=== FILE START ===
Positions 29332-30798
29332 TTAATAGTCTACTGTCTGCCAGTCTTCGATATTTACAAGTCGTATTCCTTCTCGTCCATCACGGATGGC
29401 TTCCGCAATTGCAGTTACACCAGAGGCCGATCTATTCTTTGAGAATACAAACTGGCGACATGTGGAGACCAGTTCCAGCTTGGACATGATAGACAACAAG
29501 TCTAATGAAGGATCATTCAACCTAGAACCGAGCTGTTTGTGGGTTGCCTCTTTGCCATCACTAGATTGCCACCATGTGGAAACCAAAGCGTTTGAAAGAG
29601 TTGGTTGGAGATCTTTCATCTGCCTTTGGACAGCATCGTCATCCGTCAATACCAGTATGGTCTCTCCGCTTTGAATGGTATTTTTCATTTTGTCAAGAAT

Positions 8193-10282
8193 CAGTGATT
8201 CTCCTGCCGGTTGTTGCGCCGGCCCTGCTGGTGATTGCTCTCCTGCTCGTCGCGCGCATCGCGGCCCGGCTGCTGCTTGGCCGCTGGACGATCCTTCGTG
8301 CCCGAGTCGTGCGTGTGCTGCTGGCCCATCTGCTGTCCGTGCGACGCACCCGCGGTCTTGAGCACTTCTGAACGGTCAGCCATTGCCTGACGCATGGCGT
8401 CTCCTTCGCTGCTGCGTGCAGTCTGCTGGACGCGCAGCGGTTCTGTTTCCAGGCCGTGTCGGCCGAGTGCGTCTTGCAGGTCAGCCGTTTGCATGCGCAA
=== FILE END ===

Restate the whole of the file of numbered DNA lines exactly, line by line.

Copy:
Positions 29332-30798
29332 TTAATAGTCTACTGTCTGCCAGTCTTCGATATTTACAAGTCGTATTCCTTCTCGTCCATCACGGATGGC
29401 TTCCGCAATTGCAGTTACACCAGAGGCCGATCTATTCTTTGAGAATACAAACTGGCGACATGTGGAGACCAGTTCCAGCTTGGACATGATAGACAACAAG
29501 TCTAATGAAGGATCATTCAACCTAGAACCGAGCTGTTTGTGGGTTGCCTCTTTGCCATCACTAGATTGCCACCATGTGGAAACCAAAGCGTTTGAAAGAG
29601 TTGGTTGGAGATCTTTCATCTGCCTTTGGACAGCATCGTCATCCGTCAATACCAGTATGGTCTCTCCGCTTTGAATGGTATTTTTCATTTTGTCAAGAAT

Positions 8193-10282
8193 CAGTGATT
8201 CTCCTGCCGGTTGTTGCGCCGGCCCTGCTGGTGATTGCTCTCCTGCTCGTCGCGCGCATCGCGGCCCGGCTGCTGCTTGGCCGCTGGACGATCCTTCGTG
8301 CCCGAGTCGTGCGTGTGCTGCTGGCCCATCTGCTGTCCGTGCGACGCACCCGCGGTCTTGAGCACTTCTGAACGGTCAGCCATTGCCTGACGCATGGCGT
8401 CTCCTTCGCTGCTGCGTGCAGTCTGCTGGACGCGCAGCGGTTCTGTTTCCAGGCCGTGTCGGCCGAGTGCGTCTTGCAGGTCAGCCGTTTGCATGCGCAA